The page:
Claude, Belated thanks for your note and kind remarks. I'll reply below to part
of your letter...

Quoting Claude Almansi <[EMAIL PROTECTED]>:
> > My impression is that bandwidth issues are improving in a lot of places in
> the
> > global South [ . . . ]. However many such
> > places will likely remain behind the curve for a while so that mobilizing
> the
> > latest tech for the maximum multimedia effect will always be inappropriate
> for
> > them.
> 
> That's where the prospect of Microsoft launching the Longhorn OS in 2006 
> (?) is worrying. Will the new programs running on it still be compatible 
>   with the old ones? From what I read, no way my 15Gb HD, 128kb ram, 800 
> MHz laptop bought in 2001 will be able to run Longhorn and its programs. 
> How many access points in the South will be able to afford the needed 
> hardware?

I didn't notice any responses to this. Planned or not, this obsolescence dynamic
definitely sounds problematic.

> > At the same time, development of text content in diverse languages where
> > appropriate, and machine translation for text that won't get otherwise
> > translated, should definitely be on the agenda.
> 
> Machine translation is certainly a vital area - and one that, as a 
> (still) human translator, I'm very interested in. But again, the 
> above-mentioned divide between educators and tech people must be bridged 
> too. Too many European educators tend to poo-poo at the gobbledygook 
> produced by translation programs, without deigning to try and understand 
> why programs do that, and even less try and write in a manner that can 
> be more accurately machine-translated. Their attitude to machine 
> translation - and spell-checking btw - suggests an assumption that a 
> little man is crouching in their computer and that they can insult him 
> into greater cleverness...

I've had occasion to use MT quite a bit...
1) in speeding up translation of documents English <-> French (translation is
not my specialty, but with Bisharat and when working in West Africa it's
something that I've had to do); I find it helpful in letting me focus on
correcting and also because it sets the translated text in a comparable order
with the original (if that makes sense)
2) recently in accessing Chinese language documents on the web - this has been a
real revelation both in terms of the process (I use a motley suite of Word with
Chinese, Systranet online translator, a Chinese character transliterator, and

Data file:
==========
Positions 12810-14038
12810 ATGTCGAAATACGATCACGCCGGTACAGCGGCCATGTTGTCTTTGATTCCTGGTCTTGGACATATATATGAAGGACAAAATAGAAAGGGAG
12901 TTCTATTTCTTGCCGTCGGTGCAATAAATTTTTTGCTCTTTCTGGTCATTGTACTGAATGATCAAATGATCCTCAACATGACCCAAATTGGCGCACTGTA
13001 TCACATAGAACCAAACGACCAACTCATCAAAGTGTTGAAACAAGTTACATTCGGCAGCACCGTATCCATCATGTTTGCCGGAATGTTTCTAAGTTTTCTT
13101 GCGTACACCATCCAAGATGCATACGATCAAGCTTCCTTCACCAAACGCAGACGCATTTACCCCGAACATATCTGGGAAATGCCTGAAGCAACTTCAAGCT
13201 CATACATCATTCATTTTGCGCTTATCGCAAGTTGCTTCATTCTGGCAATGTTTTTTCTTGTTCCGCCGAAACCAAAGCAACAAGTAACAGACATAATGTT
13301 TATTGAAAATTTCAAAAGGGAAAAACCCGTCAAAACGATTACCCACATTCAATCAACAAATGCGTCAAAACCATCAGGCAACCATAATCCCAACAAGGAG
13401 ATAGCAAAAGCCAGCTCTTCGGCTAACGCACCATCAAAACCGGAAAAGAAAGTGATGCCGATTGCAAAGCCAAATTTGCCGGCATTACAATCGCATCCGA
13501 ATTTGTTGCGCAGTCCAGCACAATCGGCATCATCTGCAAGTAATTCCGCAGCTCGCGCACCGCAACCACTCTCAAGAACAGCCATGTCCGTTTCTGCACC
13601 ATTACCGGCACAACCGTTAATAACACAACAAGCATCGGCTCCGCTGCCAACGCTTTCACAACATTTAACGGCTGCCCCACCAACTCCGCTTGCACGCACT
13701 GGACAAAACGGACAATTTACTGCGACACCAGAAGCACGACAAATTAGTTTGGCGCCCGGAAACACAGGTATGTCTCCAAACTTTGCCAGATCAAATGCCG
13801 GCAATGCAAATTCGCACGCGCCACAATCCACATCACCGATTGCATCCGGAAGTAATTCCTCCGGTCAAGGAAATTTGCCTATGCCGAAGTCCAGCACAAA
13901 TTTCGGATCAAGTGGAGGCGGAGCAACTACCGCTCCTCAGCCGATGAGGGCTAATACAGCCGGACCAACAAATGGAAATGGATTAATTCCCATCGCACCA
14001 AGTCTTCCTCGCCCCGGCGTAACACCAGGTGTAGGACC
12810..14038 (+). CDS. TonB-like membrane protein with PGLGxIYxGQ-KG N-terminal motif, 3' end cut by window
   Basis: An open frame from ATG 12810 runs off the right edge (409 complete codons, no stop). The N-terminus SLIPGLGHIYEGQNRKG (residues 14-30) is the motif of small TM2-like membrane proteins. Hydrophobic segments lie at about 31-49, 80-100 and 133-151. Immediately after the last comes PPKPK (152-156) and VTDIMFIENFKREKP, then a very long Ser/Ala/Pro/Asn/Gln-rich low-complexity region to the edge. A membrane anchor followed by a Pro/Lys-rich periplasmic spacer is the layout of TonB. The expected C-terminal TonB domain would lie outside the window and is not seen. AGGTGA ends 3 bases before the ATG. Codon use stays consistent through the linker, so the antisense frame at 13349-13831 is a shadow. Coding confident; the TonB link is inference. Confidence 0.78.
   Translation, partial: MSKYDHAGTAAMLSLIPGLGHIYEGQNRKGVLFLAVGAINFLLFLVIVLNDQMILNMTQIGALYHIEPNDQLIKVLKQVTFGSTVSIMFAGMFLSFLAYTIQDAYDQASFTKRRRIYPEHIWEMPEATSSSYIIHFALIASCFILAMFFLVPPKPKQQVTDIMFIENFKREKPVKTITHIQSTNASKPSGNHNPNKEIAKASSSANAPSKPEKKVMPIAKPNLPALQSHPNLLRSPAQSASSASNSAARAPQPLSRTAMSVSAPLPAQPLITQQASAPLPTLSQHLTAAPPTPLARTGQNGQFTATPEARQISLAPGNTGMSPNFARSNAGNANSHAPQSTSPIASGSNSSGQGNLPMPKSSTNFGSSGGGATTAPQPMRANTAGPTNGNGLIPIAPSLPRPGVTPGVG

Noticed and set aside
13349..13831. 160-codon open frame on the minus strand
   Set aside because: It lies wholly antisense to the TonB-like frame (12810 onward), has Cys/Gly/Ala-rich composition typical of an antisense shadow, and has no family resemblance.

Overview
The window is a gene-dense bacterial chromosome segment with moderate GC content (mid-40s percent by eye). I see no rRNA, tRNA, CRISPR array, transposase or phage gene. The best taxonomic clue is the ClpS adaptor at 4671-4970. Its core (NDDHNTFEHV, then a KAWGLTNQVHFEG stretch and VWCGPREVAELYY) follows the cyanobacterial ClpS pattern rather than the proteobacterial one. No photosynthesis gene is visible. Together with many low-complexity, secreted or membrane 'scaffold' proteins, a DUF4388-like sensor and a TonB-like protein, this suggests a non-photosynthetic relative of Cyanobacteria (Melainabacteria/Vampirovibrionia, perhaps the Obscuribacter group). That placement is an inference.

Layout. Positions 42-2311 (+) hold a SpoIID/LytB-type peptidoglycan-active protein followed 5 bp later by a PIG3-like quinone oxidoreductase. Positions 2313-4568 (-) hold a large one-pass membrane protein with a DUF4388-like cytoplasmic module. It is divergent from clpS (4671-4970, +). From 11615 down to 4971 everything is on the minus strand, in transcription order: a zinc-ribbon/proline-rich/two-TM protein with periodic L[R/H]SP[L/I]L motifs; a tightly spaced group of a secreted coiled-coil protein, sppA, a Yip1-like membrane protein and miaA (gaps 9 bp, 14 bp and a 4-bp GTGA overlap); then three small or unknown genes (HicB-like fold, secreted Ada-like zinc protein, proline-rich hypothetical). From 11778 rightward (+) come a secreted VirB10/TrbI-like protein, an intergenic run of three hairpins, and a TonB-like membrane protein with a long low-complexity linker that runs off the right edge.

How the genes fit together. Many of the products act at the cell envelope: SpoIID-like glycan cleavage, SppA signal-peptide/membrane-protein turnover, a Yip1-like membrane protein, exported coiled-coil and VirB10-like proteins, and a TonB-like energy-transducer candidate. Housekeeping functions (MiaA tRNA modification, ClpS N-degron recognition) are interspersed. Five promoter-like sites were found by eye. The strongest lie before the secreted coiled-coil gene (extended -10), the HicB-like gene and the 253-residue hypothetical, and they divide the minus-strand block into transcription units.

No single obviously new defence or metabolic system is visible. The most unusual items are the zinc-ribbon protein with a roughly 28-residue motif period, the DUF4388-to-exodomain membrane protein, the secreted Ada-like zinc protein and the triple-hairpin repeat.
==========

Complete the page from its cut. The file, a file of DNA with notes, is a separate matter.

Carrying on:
an online Chinese dictionary, and Google - without all these props my
rudimentary Chinese by itself would not get me anywhere) and what I've been
able to learn; the quality of the computer translations is sometimes atrocious
but still very definitely useful for getting the gist.

Aside from the tech-educator divide you mention and the tech-linguist divide
I've noticed, this sort of disconnect or communication gap is of course well
known in development. Robert Chambers' now classic description of the positive
practitioner and the negative academic is another one, as are examples of
different disciplines/specialties not communicating on common concerns. The
fact that Chambers actually cites previous observations of this sort (forget
his reference offhand) would seem to indicate that such divides between people
in different specialties are not anomalies but pretty much predictable products
of the way systems work. I know that's not much of a revelation, but it would
imply the need to systematically address divide-formation (?) in emerging
fields so that there's not too much dysfunction.

> > Just my 0.02 ...
> Far more than that, Don - thanks for correcting my rant.
> > 
> > Don Osborn
> > Bisharat.net
> Impressive project, from the few pages I browsed! Are you in touch with 
> the Laboratoire d'Analyse et de Technologie du Langage at Geneva 
> university? http://www.latl.unige.ch/french/projets/liste_projets.html 
> for their projects. They are interested in the accessibility aspect (at 
> one poin, some of them were working on a geometry course for blind 
> people). Their secular (start-up) branch is http://www.latl.ch/ , in 
> English, but they are presently jazzing up their pages. Wish they'd stop 
> using frames. Well, the contact page still works, lol.

Thanks for the positive comments and the pointer. Yes I've seen their site but
it was a while back, so it's a good time to check on it again. Access in its
multiple meanings is one of my interest areas - language being one factor - so
perhaps worth touching base with them.

All the best.

Don

Don Osborn
Bisharat.net




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